Partial Weight-Bearing Exercises for the Ankle

Partial weight-bearing exercises for the ankle assist recovery.

Partial weight-bearing exercises for the ankle assist recovery.

The ankle joint is a significant weight-bearing structure of the body as it takes the weight of the body in standing. As a result, the ankle joint is commonly injured, usually a result of twisting the ankle, causing a sprain. It is imperative to rehabilitate the ankle progressively after injury to prevent a delay in healing and to decrease the risks of future re-injury. As you transition from non-weight-bearing exercises to full weight-bearing, practice partial weight-bearing exercises to aid in the rehabilitation process. Always consult with a medical or trained health professional prior to engaging in any exercise program that could affect the rehabilitation process.

Seated Calf Raise

Calf raises strengthen the calf muscle, the muscles on the back of the lower leg. Strong lower limb muscles will provide support to the ankle and aid in keeping the joint properly aligned to decrease risks of injury. Perform a partial calf raise by sitting in a chair to decrease weight taken through the ankle. Sit in a chair with the injured foot flat on the floor. Slowly raise your heel off the floor as you tighten your calf muscles. Toes should remain on the floor at all times. Slowly lower your heel to the floor to return to starting position. Complete 10 repetitions for one set, rest and repeat twice more for a total of three sets.

Supported Single-Leg Stand

Standing solely on the injured ankle is a full-weight bearing exercise that should not be attempted until the ankle is nearly healed. However, a single-leg stance can be turned into a partial weight-bearing exercise if you take most of your weight through your upper body by leaning on a support. Perform a supported single-leg stand by standing upright and placing hands on a stable object, such as a table or the back of a chair. Shift some of your body weight onto the injured foot as you raise the opposite foot off the ground behind you. Hold for 10 to 20 seconds before lowering the non-injured foot back down to the ground. Repeat 10 times, rest and attempt another set of 10 if your ankle is not feeling too sore.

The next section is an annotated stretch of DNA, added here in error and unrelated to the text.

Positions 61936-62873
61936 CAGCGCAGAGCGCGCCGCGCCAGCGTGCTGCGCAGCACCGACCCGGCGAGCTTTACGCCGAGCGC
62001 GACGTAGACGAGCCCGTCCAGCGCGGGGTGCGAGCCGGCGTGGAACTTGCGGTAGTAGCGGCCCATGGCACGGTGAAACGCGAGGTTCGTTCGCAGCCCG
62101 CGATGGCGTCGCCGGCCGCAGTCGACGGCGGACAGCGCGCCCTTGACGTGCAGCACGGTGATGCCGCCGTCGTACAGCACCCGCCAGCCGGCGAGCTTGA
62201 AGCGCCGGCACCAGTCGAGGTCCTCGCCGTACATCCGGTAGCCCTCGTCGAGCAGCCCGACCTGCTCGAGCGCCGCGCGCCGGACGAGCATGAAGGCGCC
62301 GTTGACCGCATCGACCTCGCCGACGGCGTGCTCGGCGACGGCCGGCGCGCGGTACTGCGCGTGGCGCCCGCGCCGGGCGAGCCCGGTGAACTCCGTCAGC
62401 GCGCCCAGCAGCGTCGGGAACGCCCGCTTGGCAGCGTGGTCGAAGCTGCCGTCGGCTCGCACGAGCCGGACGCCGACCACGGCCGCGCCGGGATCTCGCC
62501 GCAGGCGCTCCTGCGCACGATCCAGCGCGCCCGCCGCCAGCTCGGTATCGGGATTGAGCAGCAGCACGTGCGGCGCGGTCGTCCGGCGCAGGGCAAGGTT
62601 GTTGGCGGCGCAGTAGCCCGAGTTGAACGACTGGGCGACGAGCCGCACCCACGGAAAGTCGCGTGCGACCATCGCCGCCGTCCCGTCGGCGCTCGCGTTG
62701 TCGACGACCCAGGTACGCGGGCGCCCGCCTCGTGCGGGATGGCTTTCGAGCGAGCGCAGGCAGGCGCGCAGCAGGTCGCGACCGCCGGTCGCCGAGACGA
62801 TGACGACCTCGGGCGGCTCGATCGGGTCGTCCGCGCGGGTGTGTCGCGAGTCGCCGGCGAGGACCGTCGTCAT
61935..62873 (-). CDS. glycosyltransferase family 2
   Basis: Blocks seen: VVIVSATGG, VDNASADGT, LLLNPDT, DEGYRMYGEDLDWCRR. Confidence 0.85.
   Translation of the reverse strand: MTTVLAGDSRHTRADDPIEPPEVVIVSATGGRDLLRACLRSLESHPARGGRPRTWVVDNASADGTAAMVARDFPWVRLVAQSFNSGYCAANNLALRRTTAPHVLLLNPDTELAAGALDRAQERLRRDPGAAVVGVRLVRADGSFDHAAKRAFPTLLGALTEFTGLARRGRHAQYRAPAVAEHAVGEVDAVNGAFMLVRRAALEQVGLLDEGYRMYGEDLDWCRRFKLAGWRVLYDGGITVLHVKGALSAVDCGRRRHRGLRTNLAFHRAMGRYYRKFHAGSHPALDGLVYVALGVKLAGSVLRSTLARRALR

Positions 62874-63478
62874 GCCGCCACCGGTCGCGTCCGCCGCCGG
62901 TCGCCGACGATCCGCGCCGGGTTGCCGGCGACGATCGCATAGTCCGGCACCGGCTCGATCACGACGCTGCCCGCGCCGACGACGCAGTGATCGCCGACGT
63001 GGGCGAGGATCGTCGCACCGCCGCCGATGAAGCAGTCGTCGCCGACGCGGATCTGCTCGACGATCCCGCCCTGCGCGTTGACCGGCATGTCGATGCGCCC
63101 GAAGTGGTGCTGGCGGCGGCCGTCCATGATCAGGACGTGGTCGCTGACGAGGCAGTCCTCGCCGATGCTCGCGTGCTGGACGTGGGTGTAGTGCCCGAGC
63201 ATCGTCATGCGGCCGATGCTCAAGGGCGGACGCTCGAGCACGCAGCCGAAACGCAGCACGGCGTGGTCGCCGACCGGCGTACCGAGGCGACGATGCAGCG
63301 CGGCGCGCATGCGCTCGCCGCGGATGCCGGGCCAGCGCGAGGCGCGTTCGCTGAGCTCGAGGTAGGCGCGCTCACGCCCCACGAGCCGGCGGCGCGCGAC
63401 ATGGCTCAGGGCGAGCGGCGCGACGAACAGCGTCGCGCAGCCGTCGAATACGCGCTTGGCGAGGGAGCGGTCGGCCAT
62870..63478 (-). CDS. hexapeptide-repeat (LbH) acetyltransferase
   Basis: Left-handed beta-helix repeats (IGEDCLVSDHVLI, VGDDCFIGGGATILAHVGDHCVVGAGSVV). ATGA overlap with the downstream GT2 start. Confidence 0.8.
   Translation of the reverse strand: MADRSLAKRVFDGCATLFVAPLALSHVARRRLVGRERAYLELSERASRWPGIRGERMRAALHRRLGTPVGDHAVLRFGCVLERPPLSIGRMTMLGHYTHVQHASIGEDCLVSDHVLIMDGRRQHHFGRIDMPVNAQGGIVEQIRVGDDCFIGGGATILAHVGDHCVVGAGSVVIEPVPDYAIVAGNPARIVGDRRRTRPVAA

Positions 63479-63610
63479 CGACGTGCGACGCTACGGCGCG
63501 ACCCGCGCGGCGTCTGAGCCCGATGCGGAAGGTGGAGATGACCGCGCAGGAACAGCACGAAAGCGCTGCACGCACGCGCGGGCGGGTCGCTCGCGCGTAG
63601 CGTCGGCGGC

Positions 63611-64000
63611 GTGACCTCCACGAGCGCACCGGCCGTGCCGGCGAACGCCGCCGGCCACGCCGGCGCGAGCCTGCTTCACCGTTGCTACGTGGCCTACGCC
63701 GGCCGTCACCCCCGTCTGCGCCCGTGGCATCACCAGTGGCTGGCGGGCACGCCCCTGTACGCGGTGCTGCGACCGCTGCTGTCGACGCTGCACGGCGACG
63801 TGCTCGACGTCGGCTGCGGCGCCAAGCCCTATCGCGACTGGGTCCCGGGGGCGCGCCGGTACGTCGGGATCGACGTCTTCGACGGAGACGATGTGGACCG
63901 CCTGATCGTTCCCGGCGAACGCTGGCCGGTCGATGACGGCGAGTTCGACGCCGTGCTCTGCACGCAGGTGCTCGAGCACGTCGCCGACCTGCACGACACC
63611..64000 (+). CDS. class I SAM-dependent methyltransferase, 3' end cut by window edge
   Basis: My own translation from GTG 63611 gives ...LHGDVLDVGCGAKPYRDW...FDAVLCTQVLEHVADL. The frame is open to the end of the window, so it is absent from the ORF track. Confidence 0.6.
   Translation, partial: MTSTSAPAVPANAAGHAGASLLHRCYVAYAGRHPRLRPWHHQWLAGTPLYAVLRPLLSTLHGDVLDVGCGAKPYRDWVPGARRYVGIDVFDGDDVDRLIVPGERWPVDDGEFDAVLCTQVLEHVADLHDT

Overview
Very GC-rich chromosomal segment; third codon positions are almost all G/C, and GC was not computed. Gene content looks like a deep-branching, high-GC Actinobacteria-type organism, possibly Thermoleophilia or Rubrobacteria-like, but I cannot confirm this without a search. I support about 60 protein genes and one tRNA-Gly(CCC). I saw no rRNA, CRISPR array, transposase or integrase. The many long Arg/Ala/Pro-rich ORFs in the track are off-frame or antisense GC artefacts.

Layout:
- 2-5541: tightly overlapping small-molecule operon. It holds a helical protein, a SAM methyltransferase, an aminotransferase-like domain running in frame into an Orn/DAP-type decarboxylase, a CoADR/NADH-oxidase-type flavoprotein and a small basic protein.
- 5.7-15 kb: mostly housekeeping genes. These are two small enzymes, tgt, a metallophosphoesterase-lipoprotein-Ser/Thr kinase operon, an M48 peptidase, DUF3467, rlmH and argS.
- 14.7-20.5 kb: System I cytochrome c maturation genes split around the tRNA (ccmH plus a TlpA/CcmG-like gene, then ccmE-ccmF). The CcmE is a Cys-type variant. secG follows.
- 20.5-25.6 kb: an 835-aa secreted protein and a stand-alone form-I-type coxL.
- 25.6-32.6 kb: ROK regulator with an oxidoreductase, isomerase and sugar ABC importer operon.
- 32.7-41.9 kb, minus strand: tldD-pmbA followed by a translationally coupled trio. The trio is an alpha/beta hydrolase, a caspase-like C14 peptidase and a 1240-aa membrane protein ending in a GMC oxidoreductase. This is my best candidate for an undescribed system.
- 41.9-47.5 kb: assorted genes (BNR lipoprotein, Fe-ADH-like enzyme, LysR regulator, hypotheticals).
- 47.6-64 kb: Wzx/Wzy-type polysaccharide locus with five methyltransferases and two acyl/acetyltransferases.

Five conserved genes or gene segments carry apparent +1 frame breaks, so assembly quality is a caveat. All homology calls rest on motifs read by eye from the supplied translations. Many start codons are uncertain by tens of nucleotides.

Squats

Squats are a great exercise to tone the lower body, including the gluteals, hamstrings and quadriceps. The ankle joints must remain fixed on the ground during squatting as it takes your body weight as you lower your buttocks toward the ground and back up again. Squats are often an advanced exercise, but with the aid of a chair to hold onto, you can decrease the weight taken through the injured ankle. Stand tall, holding on to the back of a chair. Put anywhere between 25 to 50 percent of your weight on the injured ankle. Keeping the abdominals tight, slowly lower toward the ground in a squatting position. Your knees should never go over your toes, and avoid deep bending, which can aggravate the knees, back and ankles. Pause at the end of the movement and slowly raise your body to return to starting position. Remember to increase weight taken through the arms by pushing down on the chair to avoid putting full weight through the sore ankle.

Windshield Wiper

The windshield wiper exercise is particularly effective for the beginning stages of partial weight-bearing. This exercise increases range of motion of the ankle joint and strengthens the small inner and outer muscles of the foot. Begin by sitting in a chair with both feet on the floor straight ahead. Rotate the injured ankle inward as far as you comfortably can as the outside edge of the foot touches the floor. Pause before pivoting outward so the inside edge of the foot touches the floor. This exercise mimics a windshied wiper going back and forth. Repeat 10 to 15 repetitions for a total of three sets per day.

 

About the Author

Jennifer Andrews specializes in writing about health, wellness and nutrition. Andrews has a Master of Science in physical therapy from the University of Alberta as well as a bachelor's degree in kinesiology. She teaches yoga and pilates and is a recent graduate of the Institute of Integrative Nutrition.

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